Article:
Tomorrow, Paul Martin will be delivering a fiscal update but, unlike other years, it will include a mini-budget. Hopefully, “mini” won’t be the guiding objective for establishing a direction for Canada’s budgetary stance. What we need is a “maxi” plan to address the critical long-term economic issues faced by Canada.
An important lesson fron Sweden’s healthcare reforms is their salutary effects on worker performance. We should contract more services to outside providers, not fewer.
This is a response to a CBC commentary by the Frontier Centre.
We have redefined what is good healthcare and have been quite successful in some parts of Sweden – cutting waiting lists, speeding up productivity, improving quality, satisfying personnel working in healthcare.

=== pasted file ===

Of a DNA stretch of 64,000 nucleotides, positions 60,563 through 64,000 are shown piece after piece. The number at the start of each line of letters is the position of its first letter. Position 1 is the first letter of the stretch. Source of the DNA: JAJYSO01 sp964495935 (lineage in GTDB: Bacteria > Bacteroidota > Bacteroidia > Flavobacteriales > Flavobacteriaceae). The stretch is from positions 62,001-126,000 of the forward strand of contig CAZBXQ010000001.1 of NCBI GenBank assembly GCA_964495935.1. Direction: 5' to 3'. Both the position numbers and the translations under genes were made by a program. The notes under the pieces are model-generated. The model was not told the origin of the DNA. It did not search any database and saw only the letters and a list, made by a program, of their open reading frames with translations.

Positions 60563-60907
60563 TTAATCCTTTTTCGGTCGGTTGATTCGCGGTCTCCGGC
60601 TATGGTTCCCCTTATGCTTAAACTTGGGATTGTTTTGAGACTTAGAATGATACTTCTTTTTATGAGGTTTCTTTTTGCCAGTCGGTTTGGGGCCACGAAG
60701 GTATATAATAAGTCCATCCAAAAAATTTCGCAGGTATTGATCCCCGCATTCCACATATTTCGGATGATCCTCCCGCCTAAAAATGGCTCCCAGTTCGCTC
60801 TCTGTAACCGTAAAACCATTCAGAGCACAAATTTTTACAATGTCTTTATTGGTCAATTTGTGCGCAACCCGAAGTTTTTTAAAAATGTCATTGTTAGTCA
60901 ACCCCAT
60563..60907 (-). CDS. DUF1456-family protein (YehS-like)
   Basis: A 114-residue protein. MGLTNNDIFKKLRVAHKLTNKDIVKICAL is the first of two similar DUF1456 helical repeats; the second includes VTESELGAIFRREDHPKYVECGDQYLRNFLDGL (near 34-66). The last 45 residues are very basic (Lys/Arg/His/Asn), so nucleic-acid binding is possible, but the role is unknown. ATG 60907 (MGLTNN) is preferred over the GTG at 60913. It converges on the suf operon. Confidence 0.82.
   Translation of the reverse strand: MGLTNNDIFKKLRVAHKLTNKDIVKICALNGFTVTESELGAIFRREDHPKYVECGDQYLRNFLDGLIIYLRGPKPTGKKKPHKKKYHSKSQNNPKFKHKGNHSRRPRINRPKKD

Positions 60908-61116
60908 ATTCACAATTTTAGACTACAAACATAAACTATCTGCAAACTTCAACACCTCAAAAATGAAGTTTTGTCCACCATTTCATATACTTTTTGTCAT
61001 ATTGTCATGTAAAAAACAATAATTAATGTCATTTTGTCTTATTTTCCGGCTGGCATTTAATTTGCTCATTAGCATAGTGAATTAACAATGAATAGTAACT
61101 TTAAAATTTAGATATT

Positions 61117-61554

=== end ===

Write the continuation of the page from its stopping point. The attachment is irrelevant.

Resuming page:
Winnipeg can create strong incentives for its departments to use property assets better by requiring them to pay a capital charge on their market value.
Much current discussion of educational vouchers takes it for granted that their primary aim is to improve education for low-income students in urban areas.
For 500 years Sweden has been a uniform and centralized country. Today it is on the road to pluralism and stronger regional governments. Often the leader of new trends in Europe, Swedes are making it clear to their politicians that they want public policies which cater better to individual needs and preferences.